Today I will think of all the spent hours of your life that translated into food for my body, clothing to cover me and as much security as you knew how to create.  Today I will consider that you started out as a teenage man with little instruction in family life, except that you grew up in a family yourself.  I will think about the times you changed your path and the uncertainty you must have felt as you searched for a better way to provide.  I will think about why you would fall asleep in your chair at the end of all those long days – not from laziness or drunkenness or escapism, but because you were physically exhausted.

I will realize that as a human you probably experienced sadness, frustration, anger (oh yeah), despair and doubt and yet you never bothered us children with any of it.  We had little knowledge of your struggles because you were a man and we were self absorbed children.  You taught us how to work alongside of you, but you always worked harder and longer.  And yet I can remember that you sang in the barn, and whistled and tried to yodel.  You modeled that it was possible, and desirable to enjoy work.  You gave me the idea that sometimes when trouble seems overwhelming the best thing to do is just go out and work at something.  Sometimes the trouble loses interest and goes away unfulfilled.  And at any rate, working is better than worrying.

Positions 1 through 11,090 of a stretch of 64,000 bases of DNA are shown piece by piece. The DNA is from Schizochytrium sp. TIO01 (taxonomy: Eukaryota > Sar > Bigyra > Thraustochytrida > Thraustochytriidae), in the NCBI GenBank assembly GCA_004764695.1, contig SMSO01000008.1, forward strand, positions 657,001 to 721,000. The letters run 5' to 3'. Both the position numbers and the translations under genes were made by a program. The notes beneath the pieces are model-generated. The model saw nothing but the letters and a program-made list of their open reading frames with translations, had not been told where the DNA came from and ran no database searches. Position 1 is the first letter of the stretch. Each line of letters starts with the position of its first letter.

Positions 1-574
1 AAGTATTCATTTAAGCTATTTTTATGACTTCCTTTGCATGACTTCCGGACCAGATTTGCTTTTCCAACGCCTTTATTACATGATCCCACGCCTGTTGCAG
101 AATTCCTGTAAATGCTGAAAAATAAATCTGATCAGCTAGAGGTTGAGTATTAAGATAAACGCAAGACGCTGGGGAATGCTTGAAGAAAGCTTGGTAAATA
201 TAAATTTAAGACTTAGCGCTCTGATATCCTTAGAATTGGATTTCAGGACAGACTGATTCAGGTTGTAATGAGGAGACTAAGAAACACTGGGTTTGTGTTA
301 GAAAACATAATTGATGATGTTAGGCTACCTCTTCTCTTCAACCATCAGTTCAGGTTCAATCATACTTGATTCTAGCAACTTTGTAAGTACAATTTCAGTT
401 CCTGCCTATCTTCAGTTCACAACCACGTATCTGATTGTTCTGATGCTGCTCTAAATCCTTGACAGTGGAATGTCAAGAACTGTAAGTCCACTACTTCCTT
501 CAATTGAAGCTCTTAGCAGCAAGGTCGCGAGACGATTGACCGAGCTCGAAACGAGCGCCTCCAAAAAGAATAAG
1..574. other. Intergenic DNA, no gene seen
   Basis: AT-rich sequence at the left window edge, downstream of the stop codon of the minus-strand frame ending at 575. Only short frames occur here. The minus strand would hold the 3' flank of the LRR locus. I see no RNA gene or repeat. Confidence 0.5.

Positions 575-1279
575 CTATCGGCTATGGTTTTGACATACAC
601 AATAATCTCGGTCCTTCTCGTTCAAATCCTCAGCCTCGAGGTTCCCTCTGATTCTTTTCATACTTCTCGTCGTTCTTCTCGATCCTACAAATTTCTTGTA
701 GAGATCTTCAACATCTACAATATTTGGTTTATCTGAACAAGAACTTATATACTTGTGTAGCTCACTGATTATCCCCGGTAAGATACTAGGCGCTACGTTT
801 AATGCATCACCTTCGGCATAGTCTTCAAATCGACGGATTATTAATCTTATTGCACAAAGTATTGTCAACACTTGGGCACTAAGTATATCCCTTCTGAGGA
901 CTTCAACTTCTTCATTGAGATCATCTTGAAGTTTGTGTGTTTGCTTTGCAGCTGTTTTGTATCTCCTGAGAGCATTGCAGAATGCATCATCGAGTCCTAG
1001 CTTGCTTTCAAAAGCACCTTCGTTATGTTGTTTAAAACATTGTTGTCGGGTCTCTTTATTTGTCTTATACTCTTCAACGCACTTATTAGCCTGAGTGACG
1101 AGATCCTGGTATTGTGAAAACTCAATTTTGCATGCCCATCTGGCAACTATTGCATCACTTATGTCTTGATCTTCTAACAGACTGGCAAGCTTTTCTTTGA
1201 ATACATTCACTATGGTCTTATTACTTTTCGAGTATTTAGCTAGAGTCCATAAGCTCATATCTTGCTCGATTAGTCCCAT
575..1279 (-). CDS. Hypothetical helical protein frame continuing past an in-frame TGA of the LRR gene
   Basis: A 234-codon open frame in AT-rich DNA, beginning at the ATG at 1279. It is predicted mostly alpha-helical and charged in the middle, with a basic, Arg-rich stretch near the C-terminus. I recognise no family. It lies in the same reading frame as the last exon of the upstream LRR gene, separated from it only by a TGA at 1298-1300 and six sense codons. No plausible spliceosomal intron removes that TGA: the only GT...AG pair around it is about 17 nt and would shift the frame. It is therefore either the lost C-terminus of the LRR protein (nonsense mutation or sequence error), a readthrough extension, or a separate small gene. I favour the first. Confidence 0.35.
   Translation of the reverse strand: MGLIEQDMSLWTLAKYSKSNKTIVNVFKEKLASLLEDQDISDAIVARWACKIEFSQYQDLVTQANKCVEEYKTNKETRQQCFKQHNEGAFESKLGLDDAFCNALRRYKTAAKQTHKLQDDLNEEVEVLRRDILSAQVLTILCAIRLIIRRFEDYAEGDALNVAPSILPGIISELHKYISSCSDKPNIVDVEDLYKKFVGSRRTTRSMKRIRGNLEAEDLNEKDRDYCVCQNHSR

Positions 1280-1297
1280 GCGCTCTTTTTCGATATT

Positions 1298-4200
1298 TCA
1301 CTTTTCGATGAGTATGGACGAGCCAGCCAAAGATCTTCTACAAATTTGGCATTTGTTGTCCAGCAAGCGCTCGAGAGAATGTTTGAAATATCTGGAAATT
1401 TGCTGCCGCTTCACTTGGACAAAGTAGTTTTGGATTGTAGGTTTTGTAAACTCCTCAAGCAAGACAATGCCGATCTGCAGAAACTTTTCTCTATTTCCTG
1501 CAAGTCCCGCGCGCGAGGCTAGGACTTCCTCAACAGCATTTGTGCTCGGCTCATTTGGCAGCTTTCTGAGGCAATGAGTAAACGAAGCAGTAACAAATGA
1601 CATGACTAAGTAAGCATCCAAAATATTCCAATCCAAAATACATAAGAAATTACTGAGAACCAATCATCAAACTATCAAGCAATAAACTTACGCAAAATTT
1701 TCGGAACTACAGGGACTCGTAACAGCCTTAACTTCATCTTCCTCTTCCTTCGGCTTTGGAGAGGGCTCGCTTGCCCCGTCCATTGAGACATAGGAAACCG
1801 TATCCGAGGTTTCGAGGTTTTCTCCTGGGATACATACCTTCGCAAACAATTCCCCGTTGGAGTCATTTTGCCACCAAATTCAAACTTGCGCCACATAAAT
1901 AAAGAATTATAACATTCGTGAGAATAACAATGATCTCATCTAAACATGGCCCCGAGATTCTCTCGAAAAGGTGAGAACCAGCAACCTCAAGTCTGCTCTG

As you’ve grown older with so many limitations ganging up on you, your persistence to do what you can inspires me (and scares me, but, hey… how can a nearly blind man on a rider mower cause any trouble?)  I see you teaching lessons of humility (when Mom is right and you are wrong), lessons of love (when you rub Mom’s feet and wash the dishes), lessons of trust (when you put those unsolvable things in God’s hands).  And you still whistle now and then and have Pandora playing on your cell phone, announcing your presence as you go.  I honor you for all of that.

Today I will grieve that as a society we have almost lost the concept of honoring our fathers for anything. Temptations are everywhere, expectations are high, psychology focuses on faults and there is nothing that cannot be blamed on a father.  I will remember how hard it is to be the head of anything, particularly a family.  I will be thankful for you – that you have not run away, that you are my dad, my father.

One of my favorite pictures of you, Dad
One of my favorite pictures of you, Dad

6 thoughts on “Honor

  1. This is so touching! It sounds like you have a wonderful father.
    The last paragraph struck me. When I was younger, I put more focus on mistakes and faults. With age, I’ve come to appreciate my parents’ greatness (both mom and dad.)

  2. Yes Shirley my dear friend, Grand Pa Owen is all you say and all the more you can say.
    My poem is HIM completely in every category and walk in life , ”A REAL MAN” Proud to call him my friend. J Carroll Barnhill

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